The wavelength observed is the same as the wavelength emitted if the source and observer are at equal potentials, but the change of wavelength does come into play.
 

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It's hard to fathom that he was able to make such stunning theories 100 years ago, with no technology to support him. Just crazy impressive.
 

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Welllll...

A photon is not divisible, so we can't talk about wavefronts here. You can talk about two different photons travelling in parallel, but if they enter the well in parallel, they won't exit it like that, because the one close to the black hole will get bent more.

The effects are related through relativity, sure, but not directly. Light bends not because of some gravitational attraction or potential, it bends because it travels in straight lines and the straight lines are bent by the black hole. This doesn't apply to photons only, but to any massless particle. We can even take a very high energy neutrino as an approximation: It travels so quickly that when it passes past a planet or star, it travels in a pretty much straight line. But when passing a black hole, it no longer can, because the straight lines aren't straight for an outside observer.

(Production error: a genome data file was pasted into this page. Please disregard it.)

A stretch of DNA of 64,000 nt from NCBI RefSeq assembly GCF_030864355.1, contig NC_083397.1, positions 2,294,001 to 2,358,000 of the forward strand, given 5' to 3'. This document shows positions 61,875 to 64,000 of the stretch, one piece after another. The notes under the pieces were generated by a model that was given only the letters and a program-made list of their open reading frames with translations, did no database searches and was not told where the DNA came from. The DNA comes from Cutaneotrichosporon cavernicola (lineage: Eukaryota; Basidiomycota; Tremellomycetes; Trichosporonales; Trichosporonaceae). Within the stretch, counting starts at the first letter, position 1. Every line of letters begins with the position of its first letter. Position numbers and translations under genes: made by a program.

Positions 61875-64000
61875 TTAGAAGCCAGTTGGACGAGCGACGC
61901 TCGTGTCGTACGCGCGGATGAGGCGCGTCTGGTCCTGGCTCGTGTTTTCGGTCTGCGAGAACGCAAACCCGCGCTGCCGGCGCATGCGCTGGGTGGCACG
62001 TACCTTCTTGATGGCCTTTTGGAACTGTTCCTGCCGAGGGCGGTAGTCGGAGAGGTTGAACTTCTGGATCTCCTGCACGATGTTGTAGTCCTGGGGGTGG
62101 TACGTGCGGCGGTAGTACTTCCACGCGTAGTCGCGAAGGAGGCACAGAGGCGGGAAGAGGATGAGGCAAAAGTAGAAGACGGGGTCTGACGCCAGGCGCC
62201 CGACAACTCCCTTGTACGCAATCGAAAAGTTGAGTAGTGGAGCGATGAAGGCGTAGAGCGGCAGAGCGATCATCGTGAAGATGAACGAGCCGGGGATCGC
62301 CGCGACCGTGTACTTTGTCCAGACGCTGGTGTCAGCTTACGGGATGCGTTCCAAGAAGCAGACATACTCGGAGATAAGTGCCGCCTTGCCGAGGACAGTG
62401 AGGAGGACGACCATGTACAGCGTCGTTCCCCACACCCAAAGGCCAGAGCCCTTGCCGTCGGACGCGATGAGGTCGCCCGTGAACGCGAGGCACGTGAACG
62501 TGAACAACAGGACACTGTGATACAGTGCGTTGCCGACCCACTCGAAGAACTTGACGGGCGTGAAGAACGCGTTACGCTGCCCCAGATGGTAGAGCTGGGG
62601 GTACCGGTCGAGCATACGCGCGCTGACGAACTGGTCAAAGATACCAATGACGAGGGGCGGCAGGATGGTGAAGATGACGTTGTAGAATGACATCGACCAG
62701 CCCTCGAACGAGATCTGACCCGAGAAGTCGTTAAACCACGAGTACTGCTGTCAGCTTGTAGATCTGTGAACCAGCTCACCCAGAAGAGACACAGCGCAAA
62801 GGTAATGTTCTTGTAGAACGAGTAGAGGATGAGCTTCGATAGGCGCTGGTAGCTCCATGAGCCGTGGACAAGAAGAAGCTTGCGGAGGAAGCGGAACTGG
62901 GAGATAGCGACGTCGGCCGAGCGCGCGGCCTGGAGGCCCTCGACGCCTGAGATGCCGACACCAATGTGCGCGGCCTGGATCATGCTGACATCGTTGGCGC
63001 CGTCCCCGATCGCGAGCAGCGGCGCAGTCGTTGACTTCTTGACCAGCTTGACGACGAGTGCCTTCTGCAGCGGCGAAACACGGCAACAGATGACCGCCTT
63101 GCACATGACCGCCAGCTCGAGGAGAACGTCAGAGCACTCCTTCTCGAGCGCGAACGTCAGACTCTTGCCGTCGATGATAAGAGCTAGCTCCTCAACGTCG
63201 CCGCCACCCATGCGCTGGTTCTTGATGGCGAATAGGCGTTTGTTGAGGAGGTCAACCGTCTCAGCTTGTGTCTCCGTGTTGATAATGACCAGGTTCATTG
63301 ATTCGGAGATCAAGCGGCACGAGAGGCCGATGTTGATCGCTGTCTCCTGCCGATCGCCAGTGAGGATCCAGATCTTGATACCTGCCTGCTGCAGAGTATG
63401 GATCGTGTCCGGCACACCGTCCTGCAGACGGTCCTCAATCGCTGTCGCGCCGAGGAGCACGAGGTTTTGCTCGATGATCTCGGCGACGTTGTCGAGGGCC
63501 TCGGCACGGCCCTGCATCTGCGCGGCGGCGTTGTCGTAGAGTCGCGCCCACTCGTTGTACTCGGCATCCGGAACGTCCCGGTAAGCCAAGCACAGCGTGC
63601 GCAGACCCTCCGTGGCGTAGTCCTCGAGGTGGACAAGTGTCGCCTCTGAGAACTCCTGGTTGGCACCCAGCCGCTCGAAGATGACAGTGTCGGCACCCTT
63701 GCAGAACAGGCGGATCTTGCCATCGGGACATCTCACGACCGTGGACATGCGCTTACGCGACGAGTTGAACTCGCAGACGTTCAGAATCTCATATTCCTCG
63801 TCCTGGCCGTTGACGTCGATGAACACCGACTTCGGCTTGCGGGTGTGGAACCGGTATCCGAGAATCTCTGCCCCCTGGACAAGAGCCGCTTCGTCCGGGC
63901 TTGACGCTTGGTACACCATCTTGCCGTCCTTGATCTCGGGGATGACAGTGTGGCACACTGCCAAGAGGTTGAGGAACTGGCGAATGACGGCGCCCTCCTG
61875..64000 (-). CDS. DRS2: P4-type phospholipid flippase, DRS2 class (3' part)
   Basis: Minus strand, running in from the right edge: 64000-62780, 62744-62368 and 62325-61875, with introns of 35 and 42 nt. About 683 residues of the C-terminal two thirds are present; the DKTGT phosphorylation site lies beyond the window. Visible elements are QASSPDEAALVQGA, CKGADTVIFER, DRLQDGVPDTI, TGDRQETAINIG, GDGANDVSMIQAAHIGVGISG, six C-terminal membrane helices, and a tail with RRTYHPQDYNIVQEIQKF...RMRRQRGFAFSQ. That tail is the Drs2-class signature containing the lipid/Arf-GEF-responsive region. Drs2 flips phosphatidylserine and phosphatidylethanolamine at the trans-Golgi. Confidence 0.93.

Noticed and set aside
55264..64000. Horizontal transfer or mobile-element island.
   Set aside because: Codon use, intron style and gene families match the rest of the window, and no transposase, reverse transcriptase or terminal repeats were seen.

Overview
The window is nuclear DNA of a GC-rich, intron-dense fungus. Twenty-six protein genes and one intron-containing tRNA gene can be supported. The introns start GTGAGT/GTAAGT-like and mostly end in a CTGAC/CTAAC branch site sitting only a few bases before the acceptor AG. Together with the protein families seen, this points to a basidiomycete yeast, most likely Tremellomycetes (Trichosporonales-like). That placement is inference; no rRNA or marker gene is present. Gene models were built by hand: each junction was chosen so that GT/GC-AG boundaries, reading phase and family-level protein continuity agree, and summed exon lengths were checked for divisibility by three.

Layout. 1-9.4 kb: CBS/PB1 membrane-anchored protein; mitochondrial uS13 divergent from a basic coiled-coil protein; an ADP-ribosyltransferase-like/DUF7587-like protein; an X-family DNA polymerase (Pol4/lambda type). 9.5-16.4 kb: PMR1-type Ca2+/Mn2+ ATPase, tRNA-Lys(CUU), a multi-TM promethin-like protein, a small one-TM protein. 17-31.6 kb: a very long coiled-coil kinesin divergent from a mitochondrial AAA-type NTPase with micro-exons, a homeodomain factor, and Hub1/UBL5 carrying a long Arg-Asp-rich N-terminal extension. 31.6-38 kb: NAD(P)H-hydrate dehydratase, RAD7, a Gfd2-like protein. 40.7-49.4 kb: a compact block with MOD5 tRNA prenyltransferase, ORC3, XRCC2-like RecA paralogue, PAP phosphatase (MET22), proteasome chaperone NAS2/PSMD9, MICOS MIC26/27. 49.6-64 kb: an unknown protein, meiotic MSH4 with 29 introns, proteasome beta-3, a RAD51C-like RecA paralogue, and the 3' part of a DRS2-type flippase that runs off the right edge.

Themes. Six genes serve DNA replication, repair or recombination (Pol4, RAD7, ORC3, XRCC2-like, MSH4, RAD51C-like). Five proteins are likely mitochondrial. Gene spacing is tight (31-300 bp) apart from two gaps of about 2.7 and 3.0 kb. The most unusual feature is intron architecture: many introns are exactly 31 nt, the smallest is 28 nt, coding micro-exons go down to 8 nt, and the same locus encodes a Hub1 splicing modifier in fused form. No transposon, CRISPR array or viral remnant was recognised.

The second effect does come into play because of potentials.



It's hard to fathom that he was able to make such stunning theories 100 years ago, with no technology to support him. Just crazy impressive.

Einstein didn't just poof his theory into existence without facts that conflicted with previous understandings:
- Speed of light was measured to be constant in all frames or reference by Michelson and Morley using a Michelson interferometer.
- Slowdown of the decay of particles entering Earth's atmosphere, requiring technology to detect and characterize said particles.

You're conflating lack of computers with lack of technology.
 

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A photon is not divisible, so we can't talk about wavefronts here. You can talk about two different photons travelling in parallel, but if they enter the well in parallel, they won't exit it like that, because the one close to the black hole will get bent more.

A photon is not divisible, but we *can* talk about wavefronts. Each individual photon propagates as a wave according to Maxwell's equations. You can't meaningfully talk of two photons travelling in parallel unless you set up detectors to track them every step of the way, in which case you alter the way they propagate.

Light bends not because of some gravitational attraction or potential, it bends because it travels in straight lines and the straight lines are bent by the black hole.

The point of General Relativity is that both cases are equivalent.